Retail sales have been steadily shifting online since web browsers were first created in the 1990s. Data from the UK’s Office for National Statistics shows us that “Internet sales as a percentage of total retail sales” increased from 6.8% in February 2010, to 11.7% in February 2015, to 19.1% in February 2020. With the COVID-19 pandemic forcing the UK into various stages of lockdown since March 2020, internet sales ballooned to a record 36.2% of all retail sales in November 2020.
Amazon’s intellectual property (IP) policy is designed to protect sellers by preventing the sale of counterfeit or knockoff goods on Amazon’s various websites. But, what can you do, as a seller, if you think one or more of your product listings has been unfairly removed because of an existing registered design (or design right)?
rocery delivery service Ocado was forced to temporarily suspend parts of its online service last month due to coronavirus (Covid-19). The panic buying induced by the virus resulted in a tenfold increase demand. However, even before this unprecedented surge Ocado has been steadily growing over recent years. A quick Google search shows the impressive growth of Ocado’s share price since its initial public offering. Investment in technology and intellectual property (IP) have played a major role in this growth.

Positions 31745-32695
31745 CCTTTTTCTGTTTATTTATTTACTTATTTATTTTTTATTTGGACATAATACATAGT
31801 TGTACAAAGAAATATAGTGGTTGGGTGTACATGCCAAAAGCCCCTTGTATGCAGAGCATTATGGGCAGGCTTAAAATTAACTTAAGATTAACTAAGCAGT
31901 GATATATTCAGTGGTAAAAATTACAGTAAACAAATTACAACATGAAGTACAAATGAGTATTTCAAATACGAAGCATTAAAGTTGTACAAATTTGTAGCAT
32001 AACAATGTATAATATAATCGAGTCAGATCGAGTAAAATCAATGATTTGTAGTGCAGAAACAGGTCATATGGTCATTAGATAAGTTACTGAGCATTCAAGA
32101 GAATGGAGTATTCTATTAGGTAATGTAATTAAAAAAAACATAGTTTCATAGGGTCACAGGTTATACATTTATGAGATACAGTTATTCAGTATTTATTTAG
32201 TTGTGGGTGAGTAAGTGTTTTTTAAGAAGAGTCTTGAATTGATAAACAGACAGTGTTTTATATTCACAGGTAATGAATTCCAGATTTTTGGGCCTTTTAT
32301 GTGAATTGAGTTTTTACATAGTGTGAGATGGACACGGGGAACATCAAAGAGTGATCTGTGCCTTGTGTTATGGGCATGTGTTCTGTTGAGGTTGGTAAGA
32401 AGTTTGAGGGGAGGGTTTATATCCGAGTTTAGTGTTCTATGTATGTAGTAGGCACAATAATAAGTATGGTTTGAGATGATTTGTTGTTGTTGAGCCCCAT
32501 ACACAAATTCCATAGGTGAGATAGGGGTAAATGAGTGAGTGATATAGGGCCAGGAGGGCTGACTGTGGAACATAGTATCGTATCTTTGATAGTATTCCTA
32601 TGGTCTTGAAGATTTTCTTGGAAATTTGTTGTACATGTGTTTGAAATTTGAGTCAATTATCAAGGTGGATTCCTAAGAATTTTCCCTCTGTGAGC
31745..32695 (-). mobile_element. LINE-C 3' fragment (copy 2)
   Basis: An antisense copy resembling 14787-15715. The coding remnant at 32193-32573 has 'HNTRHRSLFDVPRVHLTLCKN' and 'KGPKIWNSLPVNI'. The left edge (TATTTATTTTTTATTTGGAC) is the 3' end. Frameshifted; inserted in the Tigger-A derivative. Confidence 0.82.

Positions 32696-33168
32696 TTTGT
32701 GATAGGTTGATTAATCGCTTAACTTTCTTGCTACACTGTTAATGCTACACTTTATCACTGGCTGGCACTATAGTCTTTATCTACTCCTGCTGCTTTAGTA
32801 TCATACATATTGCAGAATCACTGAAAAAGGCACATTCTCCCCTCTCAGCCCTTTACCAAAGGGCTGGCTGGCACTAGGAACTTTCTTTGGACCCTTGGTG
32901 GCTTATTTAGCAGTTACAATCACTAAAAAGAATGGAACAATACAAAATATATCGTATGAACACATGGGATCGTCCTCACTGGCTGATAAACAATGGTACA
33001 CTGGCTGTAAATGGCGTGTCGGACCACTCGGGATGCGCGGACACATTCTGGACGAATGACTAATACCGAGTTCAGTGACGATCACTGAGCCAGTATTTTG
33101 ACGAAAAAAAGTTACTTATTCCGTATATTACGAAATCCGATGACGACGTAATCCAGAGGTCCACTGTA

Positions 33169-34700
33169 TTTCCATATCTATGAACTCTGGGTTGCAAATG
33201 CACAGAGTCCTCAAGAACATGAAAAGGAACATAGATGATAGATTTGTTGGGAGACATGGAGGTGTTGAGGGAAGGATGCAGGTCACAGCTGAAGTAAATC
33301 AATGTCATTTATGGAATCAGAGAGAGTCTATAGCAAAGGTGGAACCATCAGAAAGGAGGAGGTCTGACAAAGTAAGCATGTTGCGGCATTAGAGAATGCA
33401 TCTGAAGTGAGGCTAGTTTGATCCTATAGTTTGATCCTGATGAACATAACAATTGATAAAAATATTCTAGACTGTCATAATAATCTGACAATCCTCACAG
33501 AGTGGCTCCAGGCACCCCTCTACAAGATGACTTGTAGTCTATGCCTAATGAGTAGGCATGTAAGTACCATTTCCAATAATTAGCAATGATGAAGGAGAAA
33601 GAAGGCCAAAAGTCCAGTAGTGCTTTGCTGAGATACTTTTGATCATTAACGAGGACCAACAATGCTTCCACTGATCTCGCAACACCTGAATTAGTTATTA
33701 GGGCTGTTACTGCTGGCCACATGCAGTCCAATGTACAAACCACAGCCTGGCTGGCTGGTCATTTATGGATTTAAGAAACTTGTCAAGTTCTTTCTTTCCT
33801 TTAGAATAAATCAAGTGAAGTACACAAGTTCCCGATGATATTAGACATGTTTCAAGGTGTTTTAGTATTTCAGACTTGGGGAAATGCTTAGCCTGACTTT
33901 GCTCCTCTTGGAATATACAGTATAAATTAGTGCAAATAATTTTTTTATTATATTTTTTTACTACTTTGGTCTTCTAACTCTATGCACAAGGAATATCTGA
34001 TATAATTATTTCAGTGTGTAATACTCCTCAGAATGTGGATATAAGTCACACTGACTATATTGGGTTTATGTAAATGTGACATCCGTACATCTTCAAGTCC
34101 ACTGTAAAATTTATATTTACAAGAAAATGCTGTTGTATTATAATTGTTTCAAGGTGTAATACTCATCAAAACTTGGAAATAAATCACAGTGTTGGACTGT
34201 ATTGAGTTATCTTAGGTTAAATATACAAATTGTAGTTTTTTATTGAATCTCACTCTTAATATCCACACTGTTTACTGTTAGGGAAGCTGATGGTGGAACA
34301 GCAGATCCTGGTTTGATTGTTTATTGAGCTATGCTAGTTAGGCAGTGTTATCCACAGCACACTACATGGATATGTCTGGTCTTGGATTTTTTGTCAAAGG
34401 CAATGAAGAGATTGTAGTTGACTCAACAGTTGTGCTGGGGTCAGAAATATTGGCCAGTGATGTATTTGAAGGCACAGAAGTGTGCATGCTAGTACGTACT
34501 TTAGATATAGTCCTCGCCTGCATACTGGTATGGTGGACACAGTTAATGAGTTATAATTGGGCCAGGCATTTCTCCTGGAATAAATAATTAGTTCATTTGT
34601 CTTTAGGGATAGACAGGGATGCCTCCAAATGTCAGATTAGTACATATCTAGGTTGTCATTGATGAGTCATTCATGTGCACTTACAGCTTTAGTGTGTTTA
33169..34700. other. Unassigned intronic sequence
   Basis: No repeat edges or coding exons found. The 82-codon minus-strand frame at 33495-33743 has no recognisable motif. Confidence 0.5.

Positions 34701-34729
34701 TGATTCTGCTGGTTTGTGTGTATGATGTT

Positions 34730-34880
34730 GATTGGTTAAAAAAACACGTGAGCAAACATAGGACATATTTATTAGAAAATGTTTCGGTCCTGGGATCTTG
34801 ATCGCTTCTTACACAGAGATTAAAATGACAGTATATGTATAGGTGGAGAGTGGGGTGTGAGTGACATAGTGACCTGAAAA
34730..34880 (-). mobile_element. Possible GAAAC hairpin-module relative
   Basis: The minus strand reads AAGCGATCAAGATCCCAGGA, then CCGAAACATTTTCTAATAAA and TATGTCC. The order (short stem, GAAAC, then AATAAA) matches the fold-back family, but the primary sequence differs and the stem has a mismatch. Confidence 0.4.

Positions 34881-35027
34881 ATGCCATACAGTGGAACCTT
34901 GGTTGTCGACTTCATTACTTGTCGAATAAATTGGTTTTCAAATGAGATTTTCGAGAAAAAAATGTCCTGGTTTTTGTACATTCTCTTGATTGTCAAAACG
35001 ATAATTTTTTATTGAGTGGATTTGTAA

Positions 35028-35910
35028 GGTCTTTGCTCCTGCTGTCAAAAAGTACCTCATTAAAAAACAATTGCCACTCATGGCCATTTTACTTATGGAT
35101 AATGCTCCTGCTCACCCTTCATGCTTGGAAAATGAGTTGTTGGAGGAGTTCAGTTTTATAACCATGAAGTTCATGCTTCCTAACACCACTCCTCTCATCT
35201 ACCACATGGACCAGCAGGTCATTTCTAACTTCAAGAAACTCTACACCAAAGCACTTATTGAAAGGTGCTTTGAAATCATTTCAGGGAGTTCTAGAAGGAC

Amazon.com has introduced a new non-profit procedure that allows patent owners to take down listings of infringing goods. Amazon’s Utility Patent Neutral Evaluation Program lets owners of a US utility patent obtain a quick evaluation of patent infringement from a US patent attorney. If the attorney agrees that the item being sold in the product listing infringes the patent, and the patent is prima facie valid, then Amazon will remove the product listing from Amazon.com.